Table of Contents
Dataset Papers in Medicine
Volume 2013, Article ID 580927, 5 pages
Dataset Paper

Efficacy and Safety of Botulinum Toxin A for Treating Bladder Hyperactivity in Children and Adolescents with Neuropathic Bladder Secondary to Myelomeningocele

Division of Pediatric Surgery, Second University of Naples, Via S. Pansini 5, 80131 Naples, Italy

Received 4 October 2012; Accepted 6 November 2012

Academic Editors: P. Crispen, T. Efferth, P. Ferrante, and B. Weinstock-Guttman

Copyright © 2013 Antonio Marte et al. This is an open access article distributed under the Creative Commons Attribution License, which permits unrestricted use, distribution, and reproduction in any medium, provided the original work is properly cited.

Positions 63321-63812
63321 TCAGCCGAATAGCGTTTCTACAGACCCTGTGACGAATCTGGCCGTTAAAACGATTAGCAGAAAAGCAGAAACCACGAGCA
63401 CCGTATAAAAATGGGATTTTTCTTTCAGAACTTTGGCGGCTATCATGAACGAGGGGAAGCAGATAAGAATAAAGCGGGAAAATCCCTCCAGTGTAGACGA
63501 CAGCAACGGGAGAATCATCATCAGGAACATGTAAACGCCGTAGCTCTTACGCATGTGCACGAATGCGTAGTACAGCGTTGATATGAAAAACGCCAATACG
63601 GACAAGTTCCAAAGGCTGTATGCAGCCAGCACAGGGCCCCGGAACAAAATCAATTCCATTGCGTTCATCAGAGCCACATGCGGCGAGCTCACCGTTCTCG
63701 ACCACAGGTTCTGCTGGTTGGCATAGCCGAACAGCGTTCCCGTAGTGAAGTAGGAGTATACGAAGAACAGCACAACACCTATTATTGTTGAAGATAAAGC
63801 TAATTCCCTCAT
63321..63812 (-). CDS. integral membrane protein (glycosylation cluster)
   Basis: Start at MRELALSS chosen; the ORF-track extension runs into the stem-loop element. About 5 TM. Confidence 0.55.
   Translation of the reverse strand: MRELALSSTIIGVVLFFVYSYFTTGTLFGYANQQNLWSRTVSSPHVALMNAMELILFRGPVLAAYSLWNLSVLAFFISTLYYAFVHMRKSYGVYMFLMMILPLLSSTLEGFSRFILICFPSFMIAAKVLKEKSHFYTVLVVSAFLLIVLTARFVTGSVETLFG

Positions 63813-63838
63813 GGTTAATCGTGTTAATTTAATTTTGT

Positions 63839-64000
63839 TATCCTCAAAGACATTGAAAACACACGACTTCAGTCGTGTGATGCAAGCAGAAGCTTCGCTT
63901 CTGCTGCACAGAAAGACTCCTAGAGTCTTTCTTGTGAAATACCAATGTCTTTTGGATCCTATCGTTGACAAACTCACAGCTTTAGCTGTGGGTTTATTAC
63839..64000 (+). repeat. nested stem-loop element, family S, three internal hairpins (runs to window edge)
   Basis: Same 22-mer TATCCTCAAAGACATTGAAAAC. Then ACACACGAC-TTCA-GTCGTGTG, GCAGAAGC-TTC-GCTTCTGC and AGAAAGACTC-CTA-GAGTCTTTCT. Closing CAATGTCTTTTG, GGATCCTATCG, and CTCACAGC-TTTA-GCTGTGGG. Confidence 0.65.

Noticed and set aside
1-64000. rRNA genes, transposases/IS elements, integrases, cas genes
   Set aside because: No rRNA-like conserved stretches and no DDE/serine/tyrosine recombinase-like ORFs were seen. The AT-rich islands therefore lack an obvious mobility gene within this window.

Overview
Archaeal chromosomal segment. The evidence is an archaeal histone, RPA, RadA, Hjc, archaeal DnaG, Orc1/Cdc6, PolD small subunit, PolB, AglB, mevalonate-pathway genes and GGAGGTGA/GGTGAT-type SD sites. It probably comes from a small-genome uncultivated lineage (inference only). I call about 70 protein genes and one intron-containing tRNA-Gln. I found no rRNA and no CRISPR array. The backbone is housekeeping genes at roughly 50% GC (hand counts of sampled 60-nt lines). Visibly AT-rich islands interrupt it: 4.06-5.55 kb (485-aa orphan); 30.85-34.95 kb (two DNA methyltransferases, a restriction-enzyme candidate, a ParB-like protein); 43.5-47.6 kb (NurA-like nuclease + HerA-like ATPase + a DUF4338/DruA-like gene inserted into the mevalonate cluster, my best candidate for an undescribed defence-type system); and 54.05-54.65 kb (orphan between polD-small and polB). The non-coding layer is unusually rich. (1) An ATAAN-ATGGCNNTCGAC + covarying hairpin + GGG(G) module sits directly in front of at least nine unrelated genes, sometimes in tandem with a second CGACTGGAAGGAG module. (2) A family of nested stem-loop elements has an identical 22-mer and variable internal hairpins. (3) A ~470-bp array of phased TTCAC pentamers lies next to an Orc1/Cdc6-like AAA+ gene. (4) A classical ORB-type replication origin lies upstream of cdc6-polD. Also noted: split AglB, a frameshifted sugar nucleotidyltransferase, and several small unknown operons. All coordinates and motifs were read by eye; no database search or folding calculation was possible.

We verified the efficacy and safety of botulinum toxin A (BTX-A) in treating bladder overactivity in children with neurogenic bladder (NB) secondary to myelomeningocele (MMC). Forty-seven patients (22, females; 25, males; age range, 5–17 years; mean age, 10.7 years) with poorly compliant/overactive neurogenic bladder on clean intermittent catheterization (CIC) and resistance or noncompliant to anticholinergics were injected with 200 IU of BTX-A intradetrusor. All patients experienced a significant 66.45% average increase of leak point volume (Wilcoxon paired rank test = 7.169 e-10) and a significant 118.57% average increase of specific bladder capacity at 20 cm H2O (Wilcoxon paired rank test = 2.466 e-12). Ten patients who presented with concomitant uni/bilateral grade II–IV vesicoureteral reflux were treated at the same time with Deflux. No patient presented with major perioperative or postoperative problems. Twenty-two patients needed a second and 18 a third injection of BTX-A after 6–9 months for the reappearance of symptoms. After a mean follow-up of 5.7 years, 38 out of 47 patients achieved dryness between CICs, and 9 patients improved their incontinence but still need pads. Our conclusion is that BTX-A represents a viable alternative to more invasive procedure in treatment of overactive NB secondary to MMC.